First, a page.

# Thread: Finding the values of k for which a matrix has no solutions

1. ## Finding the values of k for which a matrix has no solutions

Problem:
Find the values of k for which the system of equations
$\left\{\begin{matrix}&space;kx&space;&&space;0y&space;&&space;z&space;&&space;=&space;1\\&space;3x&space;&&space;-y&space;&&space;kz&space;&&space;=&space;1\\&space;5x&space;&&space;3y&space;&&space;z&space;&&space;=&space;1&space;\end{matrix}\right.$
has no solutions.

I instinctively want to solve a question like this by adding/subtracting rows to turn the system into row echelon form, but the k:s in there make it awfully difficult. I've tried changing the order of the equations, but this hasn't helped me either. It seems like such an easy question, but I'm still stumped.

2. Have you tried taking the determinant of the matrix?

3. That will only help me determine if there is a unique solution or not, though, won't it? If the determinant is 0 there can be either an infinite amount of solutions or no solutions, but I can't distinguish between these two cases.

4. Note that there is no value of k that will make the columns of your matrix linearly dependent. To see this, first solve the homogeneous system ( = 0 vector). The first equation you have implies that:

$\displaystyle kx + z = 0 \\$
$\displaystyle k = -z/x\\$

But the second equation forces

$\displaystyle 3x - y -\frac{z^2}{x} = 0\\ \Rightarrow y = 3x + \frac{z^2}{x}$

Using the third equation,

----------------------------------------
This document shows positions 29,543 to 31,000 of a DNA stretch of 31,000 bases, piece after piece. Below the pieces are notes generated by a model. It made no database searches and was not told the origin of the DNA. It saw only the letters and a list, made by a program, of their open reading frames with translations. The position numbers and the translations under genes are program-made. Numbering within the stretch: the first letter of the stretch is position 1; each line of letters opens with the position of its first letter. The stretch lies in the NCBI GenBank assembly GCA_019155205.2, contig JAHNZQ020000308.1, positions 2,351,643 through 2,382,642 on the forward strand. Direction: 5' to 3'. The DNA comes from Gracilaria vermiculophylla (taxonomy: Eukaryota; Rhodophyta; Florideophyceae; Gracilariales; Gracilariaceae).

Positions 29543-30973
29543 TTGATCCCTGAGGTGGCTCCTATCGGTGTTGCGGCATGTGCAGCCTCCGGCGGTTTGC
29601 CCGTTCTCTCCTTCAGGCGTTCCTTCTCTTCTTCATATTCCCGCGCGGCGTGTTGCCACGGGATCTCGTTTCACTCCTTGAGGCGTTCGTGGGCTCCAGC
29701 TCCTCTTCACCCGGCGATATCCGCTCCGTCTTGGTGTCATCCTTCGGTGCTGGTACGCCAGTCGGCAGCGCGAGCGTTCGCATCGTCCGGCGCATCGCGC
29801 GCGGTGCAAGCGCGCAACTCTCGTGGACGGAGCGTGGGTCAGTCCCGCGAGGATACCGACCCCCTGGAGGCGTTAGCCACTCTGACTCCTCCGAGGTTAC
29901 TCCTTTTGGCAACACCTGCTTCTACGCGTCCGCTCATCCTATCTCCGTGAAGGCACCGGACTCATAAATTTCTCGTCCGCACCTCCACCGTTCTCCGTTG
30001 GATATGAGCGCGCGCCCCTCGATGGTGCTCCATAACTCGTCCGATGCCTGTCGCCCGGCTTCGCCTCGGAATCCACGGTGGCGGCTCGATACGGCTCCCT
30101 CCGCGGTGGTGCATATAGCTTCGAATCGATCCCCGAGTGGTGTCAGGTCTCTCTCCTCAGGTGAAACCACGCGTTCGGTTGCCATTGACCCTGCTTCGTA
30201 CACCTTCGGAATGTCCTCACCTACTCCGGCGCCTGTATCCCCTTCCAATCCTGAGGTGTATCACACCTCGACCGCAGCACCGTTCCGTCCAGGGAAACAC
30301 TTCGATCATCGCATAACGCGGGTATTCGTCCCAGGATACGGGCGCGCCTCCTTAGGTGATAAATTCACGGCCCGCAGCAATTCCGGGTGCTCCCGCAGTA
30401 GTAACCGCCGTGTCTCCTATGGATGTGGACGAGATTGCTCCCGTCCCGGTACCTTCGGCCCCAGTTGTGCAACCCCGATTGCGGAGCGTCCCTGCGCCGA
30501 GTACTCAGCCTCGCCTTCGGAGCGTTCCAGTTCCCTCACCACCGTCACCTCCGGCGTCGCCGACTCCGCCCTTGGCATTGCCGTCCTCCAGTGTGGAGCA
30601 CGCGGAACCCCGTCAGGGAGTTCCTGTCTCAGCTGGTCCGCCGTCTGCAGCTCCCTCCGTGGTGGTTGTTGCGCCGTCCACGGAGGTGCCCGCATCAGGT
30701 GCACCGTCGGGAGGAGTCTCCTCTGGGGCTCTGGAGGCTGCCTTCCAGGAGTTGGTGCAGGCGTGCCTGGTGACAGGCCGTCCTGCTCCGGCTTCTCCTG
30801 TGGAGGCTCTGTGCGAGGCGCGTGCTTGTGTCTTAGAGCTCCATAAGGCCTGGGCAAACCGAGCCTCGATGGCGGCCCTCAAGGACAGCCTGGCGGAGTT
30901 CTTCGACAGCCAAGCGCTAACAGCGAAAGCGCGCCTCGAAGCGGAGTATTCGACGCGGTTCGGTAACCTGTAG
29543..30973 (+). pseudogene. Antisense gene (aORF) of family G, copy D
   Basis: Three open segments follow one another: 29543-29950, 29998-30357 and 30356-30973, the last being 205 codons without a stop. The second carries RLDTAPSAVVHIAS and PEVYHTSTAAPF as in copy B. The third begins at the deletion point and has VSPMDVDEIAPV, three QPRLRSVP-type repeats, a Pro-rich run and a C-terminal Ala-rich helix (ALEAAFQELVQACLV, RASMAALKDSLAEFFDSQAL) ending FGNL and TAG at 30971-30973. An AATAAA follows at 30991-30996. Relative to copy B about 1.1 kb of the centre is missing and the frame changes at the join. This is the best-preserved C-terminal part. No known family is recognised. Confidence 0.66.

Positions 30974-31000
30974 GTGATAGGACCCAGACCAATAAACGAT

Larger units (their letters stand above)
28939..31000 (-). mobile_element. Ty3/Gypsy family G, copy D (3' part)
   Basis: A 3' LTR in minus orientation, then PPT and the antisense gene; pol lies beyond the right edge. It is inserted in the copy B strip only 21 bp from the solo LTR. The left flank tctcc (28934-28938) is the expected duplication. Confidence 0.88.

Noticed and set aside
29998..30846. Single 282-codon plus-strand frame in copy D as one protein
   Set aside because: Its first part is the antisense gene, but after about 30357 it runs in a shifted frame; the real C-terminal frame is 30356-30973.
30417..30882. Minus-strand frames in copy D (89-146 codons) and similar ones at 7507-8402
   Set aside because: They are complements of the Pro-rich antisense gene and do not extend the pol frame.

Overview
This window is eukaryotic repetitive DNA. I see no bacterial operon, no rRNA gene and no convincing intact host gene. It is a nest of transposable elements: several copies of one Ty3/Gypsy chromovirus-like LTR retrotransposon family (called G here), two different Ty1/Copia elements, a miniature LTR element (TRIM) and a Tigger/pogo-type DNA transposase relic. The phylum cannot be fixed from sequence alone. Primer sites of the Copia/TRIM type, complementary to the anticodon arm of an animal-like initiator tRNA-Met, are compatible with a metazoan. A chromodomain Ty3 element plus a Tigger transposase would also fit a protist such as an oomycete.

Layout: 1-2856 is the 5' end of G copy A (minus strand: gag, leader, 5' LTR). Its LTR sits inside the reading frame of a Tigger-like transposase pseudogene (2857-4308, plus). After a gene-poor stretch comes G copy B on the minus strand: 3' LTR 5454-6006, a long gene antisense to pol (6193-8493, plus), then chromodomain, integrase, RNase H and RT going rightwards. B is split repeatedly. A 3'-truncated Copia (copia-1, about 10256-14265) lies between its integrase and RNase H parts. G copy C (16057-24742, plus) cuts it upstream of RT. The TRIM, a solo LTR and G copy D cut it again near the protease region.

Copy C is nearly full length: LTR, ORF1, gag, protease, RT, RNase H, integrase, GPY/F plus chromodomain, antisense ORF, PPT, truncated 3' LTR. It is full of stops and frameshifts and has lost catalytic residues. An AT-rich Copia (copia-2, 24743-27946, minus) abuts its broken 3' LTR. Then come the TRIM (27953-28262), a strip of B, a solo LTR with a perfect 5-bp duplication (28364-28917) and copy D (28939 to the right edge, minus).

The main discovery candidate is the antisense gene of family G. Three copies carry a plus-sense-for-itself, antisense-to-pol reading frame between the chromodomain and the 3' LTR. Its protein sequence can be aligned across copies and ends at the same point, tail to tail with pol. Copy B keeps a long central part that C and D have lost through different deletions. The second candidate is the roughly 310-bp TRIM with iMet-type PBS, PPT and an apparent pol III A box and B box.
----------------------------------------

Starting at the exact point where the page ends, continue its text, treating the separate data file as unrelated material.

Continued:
$\displaystyle 5x + 3(3x + \frac{z^2}{x}) + z = 0$

$\displaystyle 14x + 3\frac{z^2}{x} + z = 0 \\$

$\displaystyle 14x^2 + 3z^2 + xz = 0 \\$

which has no solution except x, z = 0, which will then force y = 0 to solve the homogeneous equation. Hence, your columns are linearly independent independent of your choice of k (bad pun there). You can safely take the determinant and solve.

Incidentally, how do I insert line breaks (carriage returns)? The standard Latex " \\ " doesn't seem to be working.

5. The first equation implies that $\displaystyle kx+z=1$, not 0. And still, how does taking the determinant help me find k?

6. take the determinant. you will get a quadratic equation in k, which will factor over the integers, giving 2 rational values for k. use these in your matrix, and row-reduce each of the two. you will find both values of k lead to an inconsistent system, that (1,1,1) is not in the column space of either matrix.

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# for what value of k the matrix has no inverse

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